Greetings in the name of our Lord and Savior, the One who has been born among us!
With the season of Christmas coming to an end we begin to look to the year ahead. As so many do, we look for the new year to bring about changes in our lives through resolutions. Many are resolving to live a healthier life: eating better and exercising more. Others are making resolutions to focus more on their relationships with family and friends, while still others are resolving to right wrongs within their life. With the start of the New Year people all over the world are getting a chance to start over.
Coincidentally, starting over is the core Lutheran theme that ushers us into this new year in our series of what it means to be Lutheran. One of the most central teachings of the Lutheran Reformation was centered on this idea of starting over; the idea of justification. Before the Reformation the church taught that justification came to people through penance and through the purchase of indulgences. However, for Luther, this form of justification was contrary to what he found in Scripture, specifically Romans 3 & 4. And so Luther began to teach justification by grace through faith. The difference being the emphasis on what God has and is continuing to do over against what we as humans try but fail to do. As the reformers wrote in the fourth article of the Augsburg Confession, that is the document by which the churches of the reformation interpreted scripture, “Also [the churches of the reformation] teach that [humanity] cannot be justified before God by their own strength, merits, or works, but are freely justified for Christ’s sake, through faith, when they believe that they are received into favor, and that their sins are forgiven for Christ’s sake, who, by His death, has made satisfaction for our sins. This faith God imputes for righteousness in His sight.”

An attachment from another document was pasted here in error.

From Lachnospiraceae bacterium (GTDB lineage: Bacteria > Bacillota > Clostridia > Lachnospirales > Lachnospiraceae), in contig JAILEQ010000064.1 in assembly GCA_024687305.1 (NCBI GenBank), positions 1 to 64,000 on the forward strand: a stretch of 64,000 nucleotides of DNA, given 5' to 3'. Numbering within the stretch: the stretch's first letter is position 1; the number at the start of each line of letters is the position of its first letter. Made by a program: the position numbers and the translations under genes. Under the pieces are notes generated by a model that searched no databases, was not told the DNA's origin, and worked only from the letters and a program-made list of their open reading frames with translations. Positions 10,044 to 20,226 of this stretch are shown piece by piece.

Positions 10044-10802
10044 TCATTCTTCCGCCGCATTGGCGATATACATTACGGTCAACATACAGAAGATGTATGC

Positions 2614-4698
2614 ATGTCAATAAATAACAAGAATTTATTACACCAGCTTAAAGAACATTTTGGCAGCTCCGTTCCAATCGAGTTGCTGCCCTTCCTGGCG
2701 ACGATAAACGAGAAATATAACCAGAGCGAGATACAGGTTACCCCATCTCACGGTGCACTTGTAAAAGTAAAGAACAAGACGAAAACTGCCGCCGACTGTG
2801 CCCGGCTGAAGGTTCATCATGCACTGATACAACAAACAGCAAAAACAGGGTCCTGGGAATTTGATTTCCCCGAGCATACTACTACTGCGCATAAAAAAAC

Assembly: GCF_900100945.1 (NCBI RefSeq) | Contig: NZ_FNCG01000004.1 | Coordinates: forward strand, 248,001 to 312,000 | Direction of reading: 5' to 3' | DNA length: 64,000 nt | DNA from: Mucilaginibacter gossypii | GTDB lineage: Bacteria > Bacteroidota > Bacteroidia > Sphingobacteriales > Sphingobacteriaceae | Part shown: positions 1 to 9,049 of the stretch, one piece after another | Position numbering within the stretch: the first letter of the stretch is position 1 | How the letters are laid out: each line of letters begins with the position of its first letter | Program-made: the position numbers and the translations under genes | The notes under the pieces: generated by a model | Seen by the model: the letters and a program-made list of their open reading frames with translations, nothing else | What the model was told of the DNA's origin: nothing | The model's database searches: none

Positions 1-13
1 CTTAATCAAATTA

The point Luther and the other reformers were making here was that nothing a person does can justify us before God; we are helpless in trying to start a new on our own. Instead we are given a new start through God’s grace bestowed on us by Christ. We come to know this through faith, a faith that does not come from within us but again has been bestowed on us by God. We are justified by grace, through faith, for the sake of Christ.
As we begin this New Year, with all our so called resolutions, let us never forget how, why, and for whom we are given our true new starts; by grace, through faith, because of Christ’s death and resurrection. Praise be to God!